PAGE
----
Once deployed, the hybrids would perform attitude-controlled hops for long-range traverses (steps A to B to C in the figure) and would tumble to reach specific locations (steps C to D in the figure).
In this effort, JPL will develop a mission architecture that allows the systematic and affordable in situ exploration of small Solar System bodies such as asteroids, comets, and Martian moons. The proposed mission architecture stems from a paradigm-shifting approach whereby small bodies' low gravity is directly exploited in the design process, rather than being faced as a constraint. At a general level, a mother spacecraft deploys on the surface of a small body one or more mobility platforms, each sealed in one enclosure and with minimal internal actuation, critically enabled by the micro-gravity environment. Each mobility platform can perform either 1) long excursions by hopping, or 2) short traverses to specific locations through a sequence of controlled tumbles, or 3) high-altitude, attitude-controlled ballistic flight akin to spacecraft flight. The proposed robotic platforms would behave as spacecraft/rover hybrids, capable of accessing most destinations on virtually any small body. The minimalism and motion capabilities of such spacecraft/rover hybrids would allow multi-asset missions where not only specific targets on small bodies' surface could be closely observed, sampled, and cached, but also high-risk, high-payoff measurements could be taken (since the loss of one hybrid would not spell the end of the mission). Such architecture would enable a plethora of affordable and scientifically important missions, ranging from the exploration of active comets, to the detailed analysis of wet asteroids, to the emulation of astronauts with manned maneuvering units.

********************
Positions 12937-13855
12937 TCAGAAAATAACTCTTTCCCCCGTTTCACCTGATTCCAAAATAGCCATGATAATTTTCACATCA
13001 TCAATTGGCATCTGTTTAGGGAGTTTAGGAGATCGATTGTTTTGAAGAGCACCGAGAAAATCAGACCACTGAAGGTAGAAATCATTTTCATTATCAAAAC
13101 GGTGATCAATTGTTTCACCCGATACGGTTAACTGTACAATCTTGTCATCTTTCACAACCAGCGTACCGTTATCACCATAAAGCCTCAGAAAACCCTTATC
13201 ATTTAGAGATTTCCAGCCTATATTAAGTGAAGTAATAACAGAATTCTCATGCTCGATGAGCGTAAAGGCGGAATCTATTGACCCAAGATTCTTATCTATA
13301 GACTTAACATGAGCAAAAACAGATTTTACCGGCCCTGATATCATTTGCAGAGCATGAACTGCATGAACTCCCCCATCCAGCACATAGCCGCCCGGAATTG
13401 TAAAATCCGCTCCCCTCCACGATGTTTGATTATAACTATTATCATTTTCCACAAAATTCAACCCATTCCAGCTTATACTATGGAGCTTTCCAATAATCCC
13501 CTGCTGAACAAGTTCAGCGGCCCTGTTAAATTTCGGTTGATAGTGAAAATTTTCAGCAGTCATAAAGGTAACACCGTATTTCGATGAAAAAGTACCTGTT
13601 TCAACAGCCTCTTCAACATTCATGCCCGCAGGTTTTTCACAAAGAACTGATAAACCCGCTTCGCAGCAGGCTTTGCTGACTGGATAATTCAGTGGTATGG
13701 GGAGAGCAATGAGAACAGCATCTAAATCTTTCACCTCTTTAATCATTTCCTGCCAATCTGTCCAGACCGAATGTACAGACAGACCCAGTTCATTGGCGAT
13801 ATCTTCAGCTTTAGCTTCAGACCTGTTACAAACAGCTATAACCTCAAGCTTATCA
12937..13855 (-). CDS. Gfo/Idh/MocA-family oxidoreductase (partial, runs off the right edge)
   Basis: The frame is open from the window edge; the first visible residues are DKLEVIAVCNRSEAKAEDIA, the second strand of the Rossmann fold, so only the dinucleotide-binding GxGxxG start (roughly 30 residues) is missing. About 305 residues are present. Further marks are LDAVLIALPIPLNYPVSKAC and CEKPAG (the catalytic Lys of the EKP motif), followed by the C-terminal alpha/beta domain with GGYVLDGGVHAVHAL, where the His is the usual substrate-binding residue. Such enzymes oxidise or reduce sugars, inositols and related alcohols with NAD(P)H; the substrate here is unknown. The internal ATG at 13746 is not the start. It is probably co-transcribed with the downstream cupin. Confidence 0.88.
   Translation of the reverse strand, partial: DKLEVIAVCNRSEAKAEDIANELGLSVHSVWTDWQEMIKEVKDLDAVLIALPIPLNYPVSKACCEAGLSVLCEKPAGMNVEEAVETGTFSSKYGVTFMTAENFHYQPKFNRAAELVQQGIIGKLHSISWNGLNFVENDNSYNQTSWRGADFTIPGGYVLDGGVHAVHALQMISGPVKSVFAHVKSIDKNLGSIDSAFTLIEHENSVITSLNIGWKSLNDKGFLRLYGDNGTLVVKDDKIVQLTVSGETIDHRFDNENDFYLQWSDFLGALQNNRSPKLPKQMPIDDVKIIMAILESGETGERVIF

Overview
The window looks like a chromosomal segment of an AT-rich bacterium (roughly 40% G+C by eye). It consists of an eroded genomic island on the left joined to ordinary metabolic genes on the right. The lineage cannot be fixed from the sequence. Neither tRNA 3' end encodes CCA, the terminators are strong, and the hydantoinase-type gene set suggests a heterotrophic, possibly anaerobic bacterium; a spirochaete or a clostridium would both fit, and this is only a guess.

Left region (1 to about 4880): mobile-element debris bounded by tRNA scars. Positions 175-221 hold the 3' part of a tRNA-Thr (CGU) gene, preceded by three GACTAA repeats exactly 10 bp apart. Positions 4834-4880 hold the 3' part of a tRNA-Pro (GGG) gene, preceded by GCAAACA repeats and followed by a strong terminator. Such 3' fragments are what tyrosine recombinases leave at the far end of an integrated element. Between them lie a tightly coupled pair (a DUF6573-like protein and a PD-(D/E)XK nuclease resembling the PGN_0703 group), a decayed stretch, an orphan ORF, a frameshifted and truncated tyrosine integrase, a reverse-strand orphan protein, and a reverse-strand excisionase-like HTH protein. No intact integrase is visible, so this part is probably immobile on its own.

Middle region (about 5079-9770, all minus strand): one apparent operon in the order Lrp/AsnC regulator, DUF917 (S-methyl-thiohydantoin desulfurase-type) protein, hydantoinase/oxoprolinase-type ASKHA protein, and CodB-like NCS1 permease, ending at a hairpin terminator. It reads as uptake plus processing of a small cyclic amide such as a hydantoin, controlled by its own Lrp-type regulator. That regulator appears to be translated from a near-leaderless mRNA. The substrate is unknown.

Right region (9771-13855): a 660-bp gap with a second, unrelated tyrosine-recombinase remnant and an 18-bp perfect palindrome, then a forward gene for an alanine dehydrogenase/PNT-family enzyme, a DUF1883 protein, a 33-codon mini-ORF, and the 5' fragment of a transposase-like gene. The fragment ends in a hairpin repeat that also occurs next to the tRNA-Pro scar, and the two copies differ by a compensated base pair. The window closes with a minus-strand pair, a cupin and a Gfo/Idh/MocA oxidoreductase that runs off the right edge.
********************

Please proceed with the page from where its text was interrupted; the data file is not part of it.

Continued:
This work is funded by the NASA OCT NIAC